Graves’ disease is a very serious condition, and this patient speaks about food and natural healing, but there were also components of medications and supplementation that played a role, too. These patient journeys are for me to help anyone trying to make decisions about their health get answers to the questions from a patient perspective. I have every patient do this voluntarily, and I do not alter any of their words. I couldn’t be more honored to be a part of this person’s health journey, and wish her all the abundance moving into motherhood!
Every winter I make my way to the sauna and I would go everyday if my schedule allowed! For me, it started with the desire to be warm to the core and sweat during a season where it didn’t matter how many layers I worked out in, there was not a bead of sweat. While the sauna certainly helped me warm up, and allowed me to sweat, I started to realize there was more to it than that. There is valid research on the health benefits of the sauna, thermogenesis, activation of heat shock proteins, etc, but I just want to keep this simple. After all, if you’ve never been to an infrared sauna, you are problem wondering whether it’s worth the time and effort. I’m here to tell you that if I had one therapy in my office that wasn’t delivered by a person, an infrared sauna would be it.
Here we go…
Detoxification– Sweating is one of the body’s ways to detoxify through the largest organ: the skin. When I am working with patients that have chronic diseases, there is always a need to provide detoxification support. Heavy metals, pesticides, endocrine disruptors…they can all keep you from healing. Sweat it out!
Cardiovascular health– Cardiovascular events kill more people than any other disease. It’s a real thing. Just like exercise gets your blood pumping, so does heat. That means you get some of the same exact cardiovascular benefits from using an infrared sauna as you do hitting the gym! That also means it’s a great way to continue “training” when you have an injury that keeps you from pushing your limits. It has been shown to dramatically reduce the incidence of cardiovascular events in men due to having positive effects on blood pressure and vessel pliability. The more the men used the sauna, the greater they reduced their risk in a Finnish study that has been following people over the course of a lifetime to study impacts of sauna use. They aren’t quite sure yet, but it appears that 20 minutes or more is the magic threshold.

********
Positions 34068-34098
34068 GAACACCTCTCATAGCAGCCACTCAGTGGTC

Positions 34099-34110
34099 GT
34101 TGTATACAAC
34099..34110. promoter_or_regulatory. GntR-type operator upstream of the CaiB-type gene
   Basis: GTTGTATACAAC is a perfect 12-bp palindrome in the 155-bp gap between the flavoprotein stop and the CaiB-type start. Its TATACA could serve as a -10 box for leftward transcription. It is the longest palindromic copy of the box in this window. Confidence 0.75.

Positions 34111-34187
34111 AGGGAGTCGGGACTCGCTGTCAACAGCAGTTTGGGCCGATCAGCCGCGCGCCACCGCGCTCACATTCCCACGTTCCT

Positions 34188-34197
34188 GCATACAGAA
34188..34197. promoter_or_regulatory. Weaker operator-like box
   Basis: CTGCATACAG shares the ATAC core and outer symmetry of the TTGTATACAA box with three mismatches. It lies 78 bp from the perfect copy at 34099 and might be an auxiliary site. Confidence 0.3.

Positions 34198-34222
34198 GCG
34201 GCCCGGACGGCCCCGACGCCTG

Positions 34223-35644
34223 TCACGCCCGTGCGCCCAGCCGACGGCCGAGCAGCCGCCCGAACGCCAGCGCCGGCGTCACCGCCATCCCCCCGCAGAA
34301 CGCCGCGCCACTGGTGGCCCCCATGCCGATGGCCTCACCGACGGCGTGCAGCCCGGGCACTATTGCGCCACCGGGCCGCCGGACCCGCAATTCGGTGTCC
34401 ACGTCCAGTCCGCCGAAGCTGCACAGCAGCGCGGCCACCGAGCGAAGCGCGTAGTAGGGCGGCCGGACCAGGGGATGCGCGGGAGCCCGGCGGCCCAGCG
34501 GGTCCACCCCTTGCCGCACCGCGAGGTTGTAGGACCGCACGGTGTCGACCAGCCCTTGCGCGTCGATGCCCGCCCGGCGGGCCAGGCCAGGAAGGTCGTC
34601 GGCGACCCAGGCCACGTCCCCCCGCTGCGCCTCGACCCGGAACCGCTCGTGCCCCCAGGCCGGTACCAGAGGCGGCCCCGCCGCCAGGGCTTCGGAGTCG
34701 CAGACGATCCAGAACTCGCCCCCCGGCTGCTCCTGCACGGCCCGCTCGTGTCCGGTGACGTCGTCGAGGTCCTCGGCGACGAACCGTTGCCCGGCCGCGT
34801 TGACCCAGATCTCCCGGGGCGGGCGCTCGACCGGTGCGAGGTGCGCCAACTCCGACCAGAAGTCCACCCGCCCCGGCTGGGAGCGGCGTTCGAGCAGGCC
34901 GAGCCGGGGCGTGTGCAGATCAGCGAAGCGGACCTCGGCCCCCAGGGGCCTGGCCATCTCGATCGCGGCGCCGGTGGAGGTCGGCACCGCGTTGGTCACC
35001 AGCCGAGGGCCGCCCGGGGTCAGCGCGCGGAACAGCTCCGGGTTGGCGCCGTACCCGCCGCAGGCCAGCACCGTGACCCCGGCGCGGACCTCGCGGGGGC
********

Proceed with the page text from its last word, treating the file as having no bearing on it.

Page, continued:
Energy-It’s no surprise that getting your blood pumping to tissues like your muscles and brain make you feel more alive, alert, and energetic. When I leave the sauna, I can honestly say I feel rejuvenated! I’m starting to sound like an infomercial, but this is the real deal.
Weight management– Ok, I have never used the sauna for weight management, but there are a few reasons why saunas help do this: metabolic expenditure, increased growth hormone, increased nutrients to organs that regulate metabolism like the thyroid, and increased mitochondrial activity. Let’s call it the lazy man’s weight loss program not just because of lost water, but because of the cellular influence and hormonal impacts.
Sleep– I have always been a deep sleeper, but I have many patients that struggle with sleep. There are tons of things that impact someone’s sleep quality, but drastic changes in body temperature is one that has an amazingly positive impact. Exercise can do the same thing. Think about a hard day’s work of manual labor, or how wiped out the kids are after a day in the sun, or how sound you sleep on the days you do heavy lifting. Outside temperature or physical activity have an influence on core body temperature that helps you fall deeper into restorative sleep.
Coronary Heart Disease is our single most common cause of death and it is caused by something called atherosclerosis. Atherosclerosis is a fancy term for “your vessels get more narrow due to plaques and that reduces the blood flow to whichever organ that vessel is going to.” IF you have atherosclerosis of the coronary artery, then you have obstruction of blood flow to the heart…..hello, coronary heart disease: the number one killer. Most people people are familiar with the most common form of coronary heart disease known as a HEART ATTACK!
Symptoms of the early stages:
During physical activity, people may experience chest pain that may go into the neck and left arm. The pain goes away after rest in the early stages.
Fatigue during normal activities. This is due to the lack of blood supply to the heart, so you feel fatigued doing normal activity.
Symptoms of heart attack:
Severe chest pain not connected to physical activity.
Fear, cold sweats, nausea
Given the fact that autopsies show that by the age of 60, 100% of people have some signs of atherosclerosis, it’s not surprising that people want to know what to do when the doc starts talking about this when they go in for their exam!
What causes atherosclerosis?
People have been led to believe that cholesterol and dietary fats are the root of all this nonsense. We’ve all had someone we know quit eating meat and eggs and opted for non-fat products in attempts to correct the cholesterol issues on their labwork. This is a myth you need to get comfortable rejecting, so keep an open mind here. Atherosclerosis is an INFLAMMATORY condition! The plaques on the wall of arteries are not cholesterol stuck; it’s actually more like a damaged portion of the artery wall that is covered with a bunch of stuff, but the main component is actually tissue trying to repair that is mostly made from collagen. The fat part of the plaque is mostly UNSATURATED FATS. This is complex, but the gist is: